Translocation of platelets into Disse spaces and their entry into hepatocytes in response to lipopolysaccharides, interleukin-1 and tumour necrosis factor: the role of Kupffer cells

J Hepatol. 1998 Jun;28(6):991-9. doi: 10.1016/s0168-8278(98)80348-6.


Background/aims: Injection into mice of a small dose of either a lipopolysaccharide or interleukin-1 induces a slowly developing accumulation of 5-hydroxytryptamine, predominantly in the liver. We have established that this 5-hydroxytryptamine accumulation is the result of the translocation of platelets to hepatic sinusoidal spaces and, further, into Disse spaces, and that the platelets make direct contact with hepatocytes. In the present study, we report our recent findings on this phenomenon.

Methods: Platelets contain a large amount of 5-hydroxytryptamine, but the 5-hydroxytryptamine content of the liver is normally very small. Therefore, the translocation of platelets to the liver was assessed by measuring 5-hydroxytryptamine as in previous studies, and it was also analysed by electron microscopy.

Results: Anti-platelet agents, such as heparin and inhibitors of prostaglandin synthesis, were ineffective in preventing the lipopolysaccharide-induced accumulation of 5-hydroxytryptamine in the liver. Of the various cytokines tested, only interleukin-1 and tumour necrosis factor induced such an accumulation of 5-hydroxytryptamine. Intravenous injection of liposomes encapsulating dichloromethylene bisphosphonate resulted in an almost complete depletion of macrophages from the liver. The lipopolysaccharide- and cytokine-induced hepatic accumulations of 5-hydroxytryptamine were abolished almost completely in such macrophage-depleted mice. Electron microscopy revealed no accumulation of platelets in the liver after injection of lipopolysaccharide into the macrophage-depleted mice. Surprisingly, in normal mice injected with lipopolysaccharide, several platelets were found inside some hepatocytes, even though there was no visible damage to these hepatocytes. In fact, there were many polysomes around the degranulated platelets within the hepatocytes, suggesting an enhanced protein synthesis.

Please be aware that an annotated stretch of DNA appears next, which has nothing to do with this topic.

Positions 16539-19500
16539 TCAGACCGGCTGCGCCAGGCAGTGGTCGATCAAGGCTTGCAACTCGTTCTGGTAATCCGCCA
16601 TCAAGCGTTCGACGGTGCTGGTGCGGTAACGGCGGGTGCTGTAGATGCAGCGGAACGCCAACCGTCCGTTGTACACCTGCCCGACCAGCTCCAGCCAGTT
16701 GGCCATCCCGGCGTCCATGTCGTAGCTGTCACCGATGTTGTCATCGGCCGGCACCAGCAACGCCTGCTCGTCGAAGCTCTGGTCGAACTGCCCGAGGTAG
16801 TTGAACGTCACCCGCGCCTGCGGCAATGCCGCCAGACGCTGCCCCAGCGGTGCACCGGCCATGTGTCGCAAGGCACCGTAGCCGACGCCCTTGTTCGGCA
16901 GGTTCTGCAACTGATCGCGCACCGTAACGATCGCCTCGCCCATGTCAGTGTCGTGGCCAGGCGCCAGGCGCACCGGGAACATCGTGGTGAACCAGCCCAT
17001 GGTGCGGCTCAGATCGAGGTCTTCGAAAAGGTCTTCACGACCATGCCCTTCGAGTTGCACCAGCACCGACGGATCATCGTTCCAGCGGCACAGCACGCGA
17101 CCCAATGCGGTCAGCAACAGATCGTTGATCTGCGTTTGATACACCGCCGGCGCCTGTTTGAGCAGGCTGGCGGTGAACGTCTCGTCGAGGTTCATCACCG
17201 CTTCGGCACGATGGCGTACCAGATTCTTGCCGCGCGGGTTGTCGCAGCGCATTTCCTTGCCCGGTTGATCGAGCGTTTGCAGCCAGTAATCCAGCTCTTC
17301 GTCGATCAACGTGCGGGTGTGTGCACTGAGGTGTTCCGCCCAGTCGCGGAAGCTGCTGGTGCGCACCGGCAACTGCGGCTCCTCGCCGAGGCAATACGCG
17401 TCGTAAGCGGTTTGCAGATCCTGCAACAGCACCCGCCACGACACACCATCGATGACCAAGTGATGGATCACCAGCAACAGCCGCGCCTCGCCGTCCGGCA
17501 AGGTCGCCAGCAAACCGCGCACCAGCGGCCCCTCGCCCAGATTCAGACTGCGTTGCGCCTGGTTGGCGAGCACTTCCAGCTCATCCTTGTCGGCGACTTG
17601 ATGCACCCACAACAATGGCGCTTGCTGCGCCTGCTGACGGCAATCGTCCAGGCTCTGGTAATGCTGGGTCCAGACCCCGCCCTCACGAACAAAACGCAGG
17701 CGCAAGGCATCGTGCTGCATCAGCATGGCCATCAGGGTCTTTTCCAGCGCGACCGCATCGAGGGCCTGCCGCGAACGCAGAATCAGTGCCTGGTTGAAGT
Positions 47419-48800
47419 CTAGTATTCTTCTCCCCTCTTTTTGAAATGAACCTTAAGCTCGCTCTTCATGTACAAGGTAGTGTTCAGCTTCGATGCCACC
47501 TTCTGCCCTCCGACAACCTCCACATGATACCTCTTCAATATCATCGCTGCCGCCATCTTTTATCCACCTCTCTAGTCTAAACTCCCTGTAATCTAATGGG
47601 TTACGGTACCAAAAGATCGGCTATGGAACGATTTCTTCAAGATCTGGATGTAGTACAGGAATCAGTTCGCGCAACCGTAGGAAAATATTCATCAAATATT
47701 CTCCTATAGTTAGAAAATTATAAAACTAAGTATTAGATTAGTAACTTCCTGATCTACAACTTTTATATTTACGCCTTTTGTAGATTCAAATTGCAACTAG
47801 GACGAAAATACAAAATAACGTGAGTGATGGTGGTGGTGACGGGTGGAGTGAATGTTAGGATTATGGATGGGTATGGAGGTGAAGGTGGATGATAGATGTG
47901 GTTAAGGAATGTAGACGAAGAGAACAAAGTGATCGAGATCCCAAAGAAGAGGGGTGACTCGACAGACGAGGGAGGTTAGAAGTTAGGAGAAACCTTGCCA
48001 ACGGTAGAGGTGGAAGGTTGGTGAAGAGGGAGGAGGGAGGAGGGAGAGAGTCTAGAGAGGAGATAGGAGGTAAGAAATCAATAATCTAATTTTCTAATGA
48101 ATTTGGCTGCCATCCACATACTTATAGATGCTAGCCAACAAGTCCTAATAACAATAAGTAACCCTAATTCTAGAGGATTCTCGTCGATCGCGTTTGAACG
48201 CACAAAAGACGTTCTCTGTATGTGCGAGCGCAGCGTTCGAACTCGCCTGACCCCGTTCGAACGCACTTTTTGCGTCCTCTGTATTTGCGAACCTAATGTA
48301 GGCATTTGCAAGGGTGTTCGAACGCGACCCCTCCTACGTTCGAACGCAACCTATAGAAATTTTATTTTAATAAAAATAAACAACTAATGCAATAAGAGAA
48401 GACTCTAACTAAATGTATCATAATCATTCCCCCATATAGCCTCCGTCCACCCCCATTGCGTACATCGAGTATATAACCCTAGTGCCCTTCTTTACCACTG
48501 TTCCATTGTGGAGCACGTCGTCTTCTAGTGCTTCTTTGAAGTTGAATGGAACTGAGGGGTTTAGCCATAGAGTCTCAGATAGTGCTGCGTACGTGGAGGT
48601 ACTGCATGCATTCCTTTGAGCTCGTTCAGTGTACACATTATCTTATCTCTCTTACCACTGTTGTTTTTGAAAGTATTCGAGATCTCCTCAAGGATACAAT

Conclusion: These results suggest that, in response to lipopolysaccharide, interleukin-1 or tumour necrosis factor, platelets translocate into the liver in a way that is different from aggregation, and that some, at least, enter hepatocytes. During these processes, hepatic macrophages play an essential role.

Publication types

  • Research Support, Non-U.S. Gov't

MeSH terms

  • Animals
  • Aspirin / pharmacology
  • Blood Platelets / drug effects
  • Blood Platelets / physiology*
  • Blood Platelets / ultrastructure
  • Cytokines / pharmacology*
  • Cytokines / physiology
  • Escherichia coli
  • Heparin / pharmacology
  • Humans
  • Interleukin-1 / pharmacology*
  • Interleukin-1 / physiology
  • Kupffer Cells / cytology
  • Kupffer Cells / drug effects
  • Kupffer Cells / physiology*
  • Lipopolysaccharides / pharmacology*
  • Liver / cytology
  • Liver / physiology*
  • Liver / ultrastructure
  • Male
  • Mice
  • Mice, Inbred BALB C
  • Recombinant Proteins / pharmacology
  • Tumor Necrosis Factor-alpha / pharmacology*
  • Tumor Necrosis Factor-alpha / physiology


  • Cytokines
  • Interleukin-1
  • Lipopolysaccharides
  • Recombinant Proteins
  • Tumor Necrosis Factor-alpha
  • Heparin
  • Aspirin